A Scary Lesson in Street Safety
I don’t care where you live… As a parent, street safety is always a concern.
Last week, fear was stuck into the hearts of many San Francisco parents when two twelve-year-old boys were struck by a drunk driver as they crossed the street to attend Marina Middle school. Fortunately, news reports say the boys will survive. Even so, it is clear from report photos showing clothing and backpacks strewn about the street, this was a serious and VERY SCARY incident, which could easily have turned out otherwise.
See the news report below:
Let’s make our schools/city more street safe
Hearing about this story, it is easy to feel worried about the safety of our kids. Nonetheless, there is much we can do to increase the safety of our streets and make our city a more family friendly place. Here are some ideas…
Talk to you kids about street safety!
As parents we can’t talk enough drill about the importance of being aware while crossing streets, especially busy ones. If your children are old enough, you may want to share this story with them to emphasize that EVEN when THEY are safe, they can’t count on drivers to always be safe. Remind them sometime drivers are distracted (texting) or impaired by sleepiness or alcohol.
Ask your school to teach street safety.
Email your child’s teacher and principal to request they integrate street safety into lessons and talk about it during school wide events. PE instruction could even incorporate practicing looking both ways, etc. Connect with “Safe Routes for School” to get information and resources for a “street safe” event.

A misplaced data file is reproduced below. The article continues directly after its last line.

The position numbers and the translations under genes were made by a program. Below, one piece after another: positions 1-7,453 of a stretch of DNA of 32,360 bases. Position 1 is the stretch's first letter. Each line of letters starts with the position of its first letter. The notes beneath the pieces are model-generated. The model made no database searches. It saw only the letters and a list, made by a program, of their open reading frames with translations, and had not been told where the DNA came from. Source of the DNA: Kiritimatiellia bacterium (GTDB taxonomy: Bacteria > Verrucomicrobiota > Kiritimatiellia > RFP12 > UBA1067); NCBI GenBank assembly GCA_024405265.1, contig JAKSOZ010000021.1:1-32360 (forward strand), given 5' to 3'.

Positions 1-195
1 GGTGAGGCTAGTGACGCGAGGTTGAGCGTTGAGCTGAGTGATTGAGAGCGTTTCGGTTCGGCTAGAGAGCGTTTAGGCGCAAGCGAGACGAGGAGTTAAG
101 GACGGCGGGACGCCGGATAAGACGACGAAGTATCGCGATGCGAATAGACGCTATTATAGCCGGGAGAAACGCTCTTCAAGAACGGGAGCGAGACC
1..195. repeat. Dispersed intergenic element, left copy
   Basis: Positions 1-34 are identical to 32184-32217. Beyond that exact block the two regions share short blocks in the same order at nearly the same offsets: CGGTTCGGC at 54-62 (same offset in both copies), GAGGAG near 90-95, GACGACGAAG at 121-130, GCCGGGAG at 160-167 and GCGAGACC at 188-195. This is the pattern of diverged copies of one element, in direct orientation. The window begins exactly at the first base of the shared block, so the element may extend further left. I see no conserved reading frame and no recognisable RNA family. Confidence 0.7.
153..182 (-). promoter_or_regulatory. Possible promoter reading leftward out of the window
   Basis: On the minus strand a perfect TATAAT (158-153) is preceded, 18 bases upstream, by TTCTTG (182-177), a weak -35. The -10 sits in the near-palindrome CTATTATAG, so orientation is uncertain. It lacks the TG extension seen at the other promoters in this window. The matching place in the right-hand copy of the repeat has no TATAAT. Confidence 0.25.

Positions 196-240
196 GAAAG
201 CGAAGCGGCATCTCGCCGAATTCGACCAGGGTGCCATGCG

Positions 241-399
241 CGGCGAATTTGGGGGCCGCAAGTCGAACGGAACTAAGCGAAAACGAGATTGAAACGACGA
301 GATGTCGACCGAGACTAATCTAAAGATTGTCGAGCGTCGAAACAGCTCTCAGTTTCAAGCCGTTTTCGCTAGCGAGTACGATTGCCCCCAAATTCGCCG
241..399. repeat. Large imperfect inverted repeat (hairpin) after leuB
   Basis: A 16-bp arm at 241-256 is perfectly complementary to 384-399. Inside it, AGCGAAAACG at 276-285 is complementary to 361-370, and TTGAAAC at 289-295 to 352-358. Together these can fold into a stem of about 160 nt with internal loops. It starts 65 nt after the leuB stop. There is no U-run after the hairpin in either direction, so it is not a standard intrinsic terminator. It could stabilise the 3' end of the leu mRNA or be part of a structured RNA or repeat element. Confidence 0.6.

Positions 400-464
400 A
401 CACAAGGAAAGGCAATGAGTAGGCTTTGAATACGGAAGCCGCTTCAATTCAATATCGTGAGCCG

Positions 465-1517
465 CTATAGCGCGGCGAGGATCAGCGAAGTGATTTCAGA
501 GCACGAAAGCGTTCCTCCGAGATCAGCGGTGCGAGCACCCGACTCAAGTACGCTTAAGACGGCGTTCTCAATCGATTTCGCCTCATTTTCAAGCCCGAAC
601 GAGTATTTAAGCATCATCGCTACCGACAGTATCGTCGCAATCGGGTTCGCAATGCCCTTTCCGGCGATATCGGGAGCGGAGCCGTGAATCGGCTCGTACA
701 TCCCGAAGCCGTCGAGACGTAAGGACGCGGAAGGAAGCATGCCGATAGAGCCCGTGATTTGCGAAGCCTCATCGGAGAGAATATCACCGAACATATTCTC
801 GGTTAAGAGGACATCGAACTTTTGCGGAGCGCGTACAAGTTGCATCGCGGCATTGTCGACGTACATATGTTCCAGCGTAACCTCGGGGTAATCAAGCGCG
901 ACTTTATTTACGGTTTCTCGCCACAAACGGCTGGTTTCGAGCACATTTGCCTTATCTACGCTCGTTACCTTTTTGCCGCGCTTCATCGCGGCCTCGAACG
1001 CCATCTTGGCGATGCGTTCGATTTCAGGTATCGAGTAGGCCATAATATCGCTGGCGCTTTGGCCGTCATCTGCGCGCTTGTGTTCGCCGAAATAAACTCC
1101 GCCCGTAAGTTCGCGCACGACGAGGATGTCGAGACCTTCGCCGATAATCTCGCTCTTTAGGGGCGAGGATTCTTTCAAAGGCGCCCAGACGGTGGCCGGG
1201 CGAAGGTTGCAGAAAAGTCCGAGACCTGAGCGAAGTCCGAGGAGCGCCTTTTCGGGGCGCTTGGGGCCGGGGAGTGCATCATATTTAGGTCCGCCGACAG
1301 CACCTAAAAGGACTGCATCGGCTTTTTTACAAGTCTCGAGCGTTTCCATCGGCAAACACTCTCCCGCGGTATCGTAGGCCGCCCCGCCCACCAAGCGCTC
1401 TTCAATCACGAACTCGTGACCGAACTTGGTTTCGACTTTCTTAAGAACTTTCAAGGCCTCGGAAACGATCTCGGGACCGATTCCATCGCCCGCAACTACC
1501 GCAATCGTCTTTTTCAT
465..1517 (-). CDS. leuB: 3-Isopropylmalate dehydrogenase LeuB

Engage your school community to install traffic calming measures.
Every school is different. Analyze the hazards around your school and work with PTA/PTO’s and other parent groups to advocate for more visible crosswalks, stop signs and other traffic calming efforts to increase the safety around your school. For a start, in San Francisco residents can call 311 to lodge complaints to install safety measures. Organizing a group of parents to make such calls can be a good first start.
Demand enforcement of existing school zone speed limits.
It is a law in San Francisco that the school zone speed limit is 15 miles per hour. At my daughter’s school which lies on a very busy road, this is hardly followed. Ask your local police department or school resource officer to request that traffic cops are on site during drop off and pick up times to give out tickets to drivers who do not follow the law.
Slow down and Pay attention.
If I’m honest, I’d have to tell you about the time I almost hit a young boy while driving my daughters to swim class. My car mirrors make it hard to see pedestrians and I have often been surprised to find a person step out into the crosswalk when I was about to turn. Kids are smaller than adults which makes them even harder to see. I hate to think what could have happened if the boy hadn’t been paying such good attention. When he saw me turn, he backed up on the sidewalk and it was then I’d realized my mistake.
We are so busy rushing to and fro, multitasking, trying to fit everything in that it’s important to remember to TAKE OUR TIME while driving. Actually STOP at stop signs. PAY ATTENTION. If all of us make an extra effort it will make a huge difference in making our city more safe. More important, we’ll be modeling for our kids what it means to be to be safe, courteous drivers.